When using bump-offs in the mold design for plastic injection molding, the plastic product may experience a slight deformation or flexing as the mold opens. The bump-off mechanism is designed to apply controlled force to release the molded part, especially if there are complex undercuts. This controlled force can cause some temporary deformation or flexing in the plastic product. However, the plastic typically regains its intended shape once it is fully released from the mold due to its elastic properties. The degree of deformation and the material’s ability to flex back depends on various factors such as the material properties, design, and the specific bump-off mechanism used in the mold.
Bump-offs should be used for rather flexible materials, hard and brittle material could break. And the ‘bump-off’ angle should be 30~45 degrees. Fiber-reinforced material is generally not suited for bump-offs, fiber glass or fiber carbon makes plastic brittle and easy to break with bump-offs.
Bump-off designs are relatively cheap compared with the lifter or the slider solution, but the usage is limited by material and injection molded parts’ complexity.
The hand-loaded core is an alternative method of a lifter or slider. Instead of lifting or sliding the interlocking features of the core, it’s turned into a removable part or an insert. After the product is ejected, the insert is removed manually. Since the insert has to be manually put into the injection mold and removed after injection, this method increases the labor cost and injection molding cycling time. It does save mold cost compared with lifter or slider design. Not all undercuts can be solved in this way. For small-volume production or complex undercuts, this method is a good solution.
Screw threads in an injection molded part create undercuts. To address this, a turning core is needed. The turning action is either powered by mold opening action or a hydraulic cylinder.
When opening the mold, before the opening action, the hydraulic cylinder drives through a series of gears, rotates, unscrews, and extracts the turning core. So that the screw thread is not stripped by the mold opening action.
The unscrewing mechanism is specifically designed to address the screw thread undercut features. It requires an extra 3 or more gears and a couple of bearings in the mechanism. Operators have to be very careful with mold maintenance and make sure the gears are not damaged or misaligned. Both the maintenance and extra mechanisms increase the mold cost. But it is still the most common method to address the screw thread undercut problems.
Collapsible cores are specialized components used in plastic injection molding to handle undercuts or complex part geometries. They are designed to create internal features or cavities within a plastic part that would typically prevent easy ejection from the mold.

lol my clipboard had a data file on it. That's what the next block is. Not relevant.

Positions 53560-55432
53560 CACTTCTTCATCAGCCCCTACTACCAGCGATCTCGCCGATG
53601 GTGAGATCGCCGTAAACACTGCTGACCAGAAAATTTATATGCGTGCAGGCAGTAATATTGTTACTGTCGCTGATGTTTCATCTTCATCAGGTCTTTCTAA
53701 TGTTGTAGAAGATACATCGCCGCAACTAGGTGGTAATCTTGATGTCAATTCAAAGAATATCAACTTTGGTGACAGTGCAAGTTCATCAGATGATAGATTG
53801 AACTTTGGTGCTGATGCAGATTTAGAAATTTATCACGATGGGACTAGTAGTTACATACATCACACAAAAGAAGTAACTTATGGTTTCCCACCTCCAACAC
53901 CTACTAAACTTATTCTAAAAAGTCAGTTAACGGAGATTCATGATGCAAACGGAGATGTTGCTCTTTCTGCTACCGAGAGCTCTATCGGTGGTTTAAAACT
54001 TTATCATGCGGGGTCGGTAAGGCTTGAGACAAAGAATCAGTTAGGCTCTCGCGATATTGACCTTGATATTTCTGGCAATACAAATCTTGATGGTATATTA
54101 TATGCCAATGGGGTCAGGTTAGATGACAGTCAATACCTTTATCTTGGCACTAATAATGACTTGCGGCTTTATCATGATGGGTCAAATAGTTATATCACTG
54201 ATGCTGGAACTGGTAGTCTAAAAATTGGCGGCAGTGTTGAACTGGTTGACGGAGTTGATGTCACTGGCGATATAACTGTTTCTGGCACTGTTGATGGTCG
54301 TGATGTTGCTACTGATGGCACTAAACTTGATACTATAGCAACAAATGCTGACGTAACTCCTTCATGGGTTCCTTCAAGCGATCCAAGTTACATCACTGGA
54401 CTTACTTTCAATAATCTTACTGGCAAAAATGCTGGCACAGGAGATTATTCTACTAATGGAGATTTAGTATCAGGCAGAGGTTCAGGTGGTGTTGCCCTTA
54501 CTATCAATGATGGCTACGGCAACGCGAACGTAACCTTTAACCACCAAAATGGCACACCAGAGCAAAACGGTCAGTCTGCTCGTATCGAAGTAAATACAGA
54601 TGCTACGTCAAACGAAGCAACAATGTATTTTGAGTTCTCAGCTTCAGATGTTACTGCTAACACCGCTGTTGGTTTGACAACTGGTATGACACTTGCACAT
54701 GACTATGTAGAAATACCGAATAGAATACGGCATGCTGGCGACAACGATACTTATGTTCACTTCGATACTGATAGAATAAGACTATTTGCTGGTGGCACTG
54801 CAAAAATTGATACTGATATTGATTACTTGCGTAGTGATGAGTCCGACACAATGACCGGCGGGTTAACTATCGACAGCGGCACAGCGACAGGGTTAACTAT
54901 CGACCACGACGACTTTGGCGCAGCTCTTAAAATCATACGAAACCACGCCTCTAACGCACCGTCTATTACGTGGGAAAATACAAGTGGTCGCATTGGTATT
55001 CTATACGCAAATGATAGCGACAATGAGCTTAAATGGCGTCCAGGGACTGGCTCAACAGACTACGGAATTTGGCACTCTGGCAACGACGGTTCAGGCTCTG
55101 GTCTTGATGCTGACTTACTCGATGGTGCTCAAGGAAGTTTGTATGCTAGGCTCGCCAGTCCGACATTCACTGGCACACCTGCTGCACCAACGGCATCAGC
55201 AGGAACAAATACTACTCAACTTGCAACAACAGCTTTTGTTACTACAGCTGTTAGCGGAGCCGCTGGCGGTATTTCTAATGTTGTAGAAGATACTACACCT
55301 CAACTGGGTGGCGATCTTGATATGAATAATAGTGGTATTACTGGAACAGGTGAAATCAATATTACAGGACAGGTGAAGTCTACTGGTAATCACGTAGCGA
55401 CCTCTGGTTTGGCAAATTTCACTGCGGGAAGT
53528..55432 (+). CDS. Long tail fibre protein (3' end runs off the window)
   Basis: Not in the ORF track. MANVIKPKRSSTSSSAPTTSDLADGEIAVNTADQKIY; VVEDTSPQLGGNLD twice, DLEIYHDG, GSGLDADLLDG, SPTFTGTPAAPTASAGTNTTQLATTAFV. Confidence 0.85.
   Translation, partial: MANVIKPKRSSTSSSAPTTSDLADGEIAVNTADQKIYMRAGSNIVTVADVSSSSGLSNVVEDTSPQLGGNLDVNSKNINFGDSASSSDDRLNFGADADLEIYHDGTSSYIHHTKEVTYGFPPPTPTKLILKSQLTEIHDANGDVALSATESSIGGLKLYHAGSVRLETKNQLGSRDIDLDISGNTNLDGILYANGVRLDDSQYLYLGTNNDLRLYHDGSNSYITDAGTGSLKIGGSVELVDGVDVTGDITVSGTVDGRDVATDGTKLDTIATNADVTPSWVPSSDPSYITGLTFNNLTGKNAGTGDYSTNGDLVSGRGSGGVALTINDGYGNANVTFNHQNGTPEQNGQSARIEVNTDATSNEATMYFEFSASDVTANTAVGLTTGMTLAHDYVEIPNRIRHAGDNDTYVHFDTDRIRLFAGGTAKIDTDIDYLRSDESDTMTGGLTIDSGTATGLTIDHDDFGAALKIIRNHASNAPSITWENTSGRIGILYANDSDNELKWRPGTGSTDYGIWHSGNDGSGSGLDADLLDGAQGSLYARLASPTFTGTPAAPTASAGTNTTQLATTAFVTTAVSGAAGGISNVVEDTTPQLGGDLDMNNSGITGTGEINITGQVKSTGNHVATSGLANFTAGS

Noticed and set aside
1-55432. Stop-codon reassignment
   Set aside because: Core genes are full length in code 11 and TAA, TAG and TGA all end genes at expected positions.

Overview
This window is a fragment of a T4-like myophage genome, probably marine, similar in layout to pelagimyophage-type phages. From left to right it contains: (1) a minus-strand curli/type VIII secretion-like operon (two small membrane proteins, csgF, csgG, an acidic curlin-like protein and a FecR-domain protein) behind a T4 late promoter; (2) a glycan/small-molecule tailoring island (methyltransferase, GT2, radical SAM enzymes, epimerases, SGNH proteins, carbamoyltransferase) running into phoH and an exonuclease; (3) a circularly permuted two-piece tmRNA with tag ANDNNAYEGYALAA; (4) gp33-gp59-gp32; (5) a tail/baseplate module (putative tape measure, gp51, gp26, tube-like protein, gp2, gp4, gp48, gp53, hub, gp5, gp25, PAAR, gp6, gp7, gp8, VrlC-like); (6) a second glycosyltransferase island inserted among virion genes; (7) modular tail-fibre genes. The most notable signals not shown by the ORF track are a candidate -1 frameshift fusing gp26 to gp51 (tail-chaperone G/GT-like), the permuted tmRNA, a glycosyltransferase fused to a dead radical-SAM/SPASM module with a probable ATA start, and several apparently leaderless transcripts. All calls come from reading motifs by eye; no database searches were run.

Here’s how they work:
Initial Shape: Initially, the collapsible core is in a larger shape that fits into the mold, allowing the injection of plastic around it.
Injection: Plastic material is injected into the mold around the collapsible core, taking the shape of the mold and the collapsible core’s initial form.
Retraction: After the plastic material cools and solidifies, the collapsible core is retracted or collapsed inward. This creates the internal undercut features or cavities in the molded part.
Ejection: Once the collapsible core is retracted, the molded part with the internal features is easily ejected from the mold.
Collapsible cores are particularly useful for creating complex parts with internal undercuts, threads, holes, or other intricate features that would otherwise be challenging to manufacture using conventional molding techniques. They allow for efficient production of complex parts while ensuring smooth ejection from the mold.
Collapsible cores involve intricate structures made from highly precise metal components, contributing significantly to additional mold expenses. As a result, they are most effectively utilized in scenarios of high-volume production or in instances where alternative mold designs struggle to accommodate the demands of injection molding for a particular part.
Talk with experts when you have doubts
In conclusion, navigating the intricate landscape of undercuts in injection molding is indeed a challenging journey. However, with the right expertise and resources, like those offered at CapableMachining, what seems like a challenge can effortlessly transform into a strategic advantage. Our team of experts is dedicated to providing tailored solutions that not only address undercuts effectively but elevate the entire injection molding process. Discover how we turn challenges into opportunities, paving the way for seamless production and exceptional results. Reach out to us today and let’s embark on this journey of transformation together.